- FEATURE: Taking Shots, Vaccine debate spikes the Tetons
- CULTURE FRONT: Jackson creative reinvents herself
- GET OUT: Are we skiing or dating?
- THEM ON US
- MUSIC BOX: March Radness at the Vill
- WELL, THAT HAPPENED: House of Cards our Citizen Kane
- PLANET Picks: March 4-10
- FREE WILL ASTROLOGY: Week of March 4, 2015
- PROPS & DISSES
- FEATURE: BUZZ-TED
THEM ON US: Wolf signs get Burma-shaved
JACKSON HOLE, WYO –
It was hard to miss while it was up. The graphic billboard read: “This is what’s happening to your Yellowstone Wolves. Do you care?” It featured an in-your-face photo of four bloody wolves lying dead in the snow.
The campaign has been linked to projectwolf.org, a pro-wolf organization that is responsible for erecting at least three signs along entrance routes to Yellowstone. One billboard in Idaho has been badly vandalized. The one in Montana is still there, but the one erected outside of Cody was taken down after being up for just two days.
The Big Horn Radio Network is reporting that the company that leases the billboard site removed the ad after they felt deceived by the advertiser, who they identified as Darlene Kobobel, the founder of a wolf sanctuary in Colorado.
“I was provided with false information and got back to the initial person who signed the contract with us and let her know that due to her deception, along with complaints, we decided to cancel the contract and remove the ad,” Lamar Outdoor Advertising’s general manager Korbe Palmer told Wyoming Public Radio’s David Koch.
UW student accused of threatening herself
The University of Wyoming is once again attempting to deflect nationwide scorn that threatens to paint the state with negative bias. Media heat has been intense surrounding a vile Facebook post directed at undergrad Meg Lanker-Simons, reminding some of the Matthew Shepard incident of 1998.
Lanker-Simons is a known personality on campus, mainly because of her liberal blogging and community radio show. She was verbally assaulted last week on a Facebook page called UW Crushes.
The post read, in part, ”I want to hate-f*** Meg Lanker Simons … that chick runs her liberal mouth all the time, [and] doesn’t care who knows it … One night with me, and she’s going to be a good Republican b****.”
In response to the post, Lanker-Simons said she felt threatened but wanted the “disgusting” words to remain online. That won’t be the case as the administrator of the Facebook page has removed the site, which was not affiliated in any way with the university.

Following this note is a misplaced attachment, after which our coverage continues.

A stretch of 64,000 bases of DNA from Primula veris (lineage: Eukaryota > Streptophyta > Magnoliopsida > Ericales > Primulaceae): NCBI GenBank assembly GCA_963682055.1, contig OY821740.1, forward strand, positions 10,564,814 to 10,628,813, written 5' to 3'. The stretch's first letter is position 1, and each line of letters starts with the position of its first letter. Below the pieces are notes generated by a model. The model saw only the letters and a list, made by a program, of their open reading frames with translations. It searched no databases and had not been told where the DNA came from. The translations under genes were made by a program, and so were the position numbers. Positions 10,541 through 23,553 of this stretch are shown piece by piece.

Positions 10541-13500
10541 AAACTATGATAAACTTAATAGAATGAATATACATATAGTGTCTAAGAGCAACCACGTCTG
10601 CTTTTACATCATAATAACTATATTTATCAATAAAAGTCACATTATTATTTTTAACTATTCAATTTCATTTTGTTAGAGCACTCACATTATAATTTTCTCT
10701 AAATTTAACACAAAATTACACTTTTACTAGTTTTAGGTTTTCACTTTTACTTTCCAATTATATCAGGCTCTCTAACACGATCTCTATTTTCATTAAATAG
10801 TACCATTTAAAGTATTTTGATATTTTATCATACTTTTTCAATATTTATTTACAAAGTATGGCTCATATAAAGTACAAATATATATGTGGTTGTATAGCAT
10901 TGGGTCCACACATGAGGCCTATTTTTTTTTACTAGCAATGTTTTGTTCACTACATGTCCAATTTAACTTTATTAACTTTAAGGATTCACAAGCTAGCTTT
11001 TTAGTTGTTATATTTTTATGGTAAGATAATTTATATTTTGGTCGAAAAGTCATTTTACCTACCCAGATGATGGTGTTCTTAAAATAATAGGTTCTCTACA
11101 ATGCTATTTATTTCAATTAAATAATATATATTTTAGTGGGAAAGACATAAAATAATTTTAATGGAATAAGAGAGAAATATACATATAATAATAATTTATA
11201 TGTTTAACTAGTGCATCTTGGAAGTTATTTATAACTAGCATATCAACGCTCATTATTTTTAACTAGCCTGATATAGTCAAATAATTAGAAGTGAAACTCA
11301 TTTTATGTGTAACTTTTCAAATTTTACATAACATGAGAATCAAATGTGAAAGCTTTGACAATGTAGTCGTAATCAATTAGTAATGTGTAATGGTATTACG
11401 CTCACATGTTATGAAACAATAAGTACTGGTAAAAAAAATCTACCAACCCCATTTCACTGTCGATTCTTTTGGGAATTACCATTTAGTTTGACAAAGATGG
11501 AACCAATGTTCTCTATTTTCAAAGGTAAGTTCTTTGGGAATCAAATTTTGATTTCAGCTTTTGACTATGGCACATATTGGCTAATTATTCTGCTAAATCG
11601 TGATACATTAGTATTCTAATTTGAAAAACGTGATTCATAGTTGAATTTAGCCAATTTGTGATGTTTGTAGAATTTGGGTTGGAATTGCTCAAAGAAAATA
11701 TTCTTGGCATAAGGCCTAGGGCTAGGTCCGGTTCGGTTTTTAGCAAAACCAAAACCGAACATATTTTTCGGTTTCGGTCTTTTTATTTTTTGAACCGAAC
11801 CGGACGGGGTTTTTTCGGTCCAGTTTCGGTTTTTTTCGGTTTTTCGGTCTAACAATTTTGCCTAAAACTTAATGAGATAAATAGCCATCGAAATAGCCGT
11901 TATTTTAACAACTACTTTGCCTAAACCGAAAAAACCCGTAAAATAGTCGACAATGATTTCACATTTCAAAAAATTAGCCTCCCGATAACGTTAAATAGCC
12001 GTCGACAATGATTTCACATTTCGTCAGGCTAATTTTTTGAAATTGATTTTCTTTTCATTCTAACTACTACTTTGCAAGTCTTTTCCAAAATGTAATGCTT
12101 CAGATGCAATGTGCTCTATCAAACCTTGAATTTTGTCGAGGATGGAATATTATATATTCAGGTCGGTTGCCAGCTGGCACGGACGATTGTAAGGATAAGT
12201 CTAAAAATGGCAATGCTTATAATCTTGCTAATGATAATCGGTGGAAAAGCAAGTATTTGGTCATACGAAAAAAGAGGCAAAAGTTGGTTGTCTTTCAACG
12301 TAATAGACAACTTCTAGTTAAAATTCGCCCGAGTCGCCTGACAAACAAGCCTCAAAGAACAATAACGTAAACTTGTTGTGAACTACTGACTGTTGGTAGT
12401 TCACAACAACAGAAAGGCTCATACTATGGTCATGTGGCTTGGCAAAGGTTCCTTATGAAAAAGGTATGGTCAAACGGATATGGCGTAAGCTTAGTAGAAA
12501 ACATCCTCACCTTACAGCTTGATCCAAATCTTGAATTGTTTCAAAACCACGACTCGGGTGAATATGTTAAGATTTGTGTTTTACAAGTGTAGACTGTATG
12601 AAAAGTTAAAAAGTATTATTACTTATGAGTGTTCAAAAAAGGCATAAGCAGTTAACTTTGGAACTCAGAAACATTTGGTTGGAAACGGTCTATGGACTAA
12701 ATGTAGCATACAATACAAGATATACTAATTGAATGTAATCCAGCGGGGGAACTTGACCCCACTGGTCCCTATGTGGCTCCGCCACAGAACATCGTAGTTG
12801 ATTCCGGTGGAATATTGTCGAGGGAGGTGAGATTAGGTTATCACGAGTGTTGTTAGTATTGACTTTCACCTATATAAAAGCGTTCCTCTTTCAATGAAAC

And in another odd twist to the saga UW authorities wish would just go away, police traced the post to Lanker-Simons own IP address. It seems she perpetrated the hoax post herself and was cited by the UW Police Department. She continues to deny the claim, however. A court date has been set for May 13.
All aboard the Fremont Experience
Linx Transportation will unveil their latest bus route next month – connecting Jackson and Riverton via regular mass transit service for the first time ever.
The Purple Line will run from Riverton to Jackson three times each week beginning on June 4. Bus stops will include the Wind River Casino, the NOLS Noble in Lander, Rocky Mountain Hall at Fort Washakie, Lamb Park in Dubois, Moran Junction, the Moose Visitor Center in Grand Teton National Park, the Jackson Hole Airport and downtown Jackson.
A roundtrip ticket from Jackson-to-Riverton will cost $100.
Pedal power: Wyoming middle of the bike pack
The League of American Bicyclists released their 2013 Bicycle Friendly States annual Ranking and Report Card in conjunction with National Bike Month. Tim Young passed the news on to us or we probably would have found it sooner or later.
Wyoming ranked No. 33 as a state, continuing a downward slide from last year’s 25th place and 2011’s 17th spot. We scored well in advocacy but not so good in infrastructure and funding. Of course, the Jackson Hole area benefits from the tireless work of people like Young, Brian Schilling and the folks at Pathways but we have the rest of the state pulling down hard on the curve.
At least we’re no North Dakota. They may have all the oil jobs in America but they ranked dead last in the cycle culture. Washington State pulled down the top spot for the sixth consecutive year.
The black market dinosaur skeleton that was illegally smuggled into the United States by Eric Prokopi, 38, of Florida is on its way back to Mongolia courtesy of Korean Air.
The Tyrannosaurus bataar skeleton, which is 24-feet-long and 8-feet-tall, was confiscated at auction in New York City by Immigrations and Customs Enforcement (ICE). Some news reports including ABC News claim the dinosaur was sold to a Jackson Hole resident for $1.05 million and seized from his home. Other reports say the auction was cancelled and the bones were nabbed in Manhattan.
At any rate, a Tyrannosaurus bataar skeleton skull was removed from a Jackson Hole residence last December. Its connection to the case is still unknown.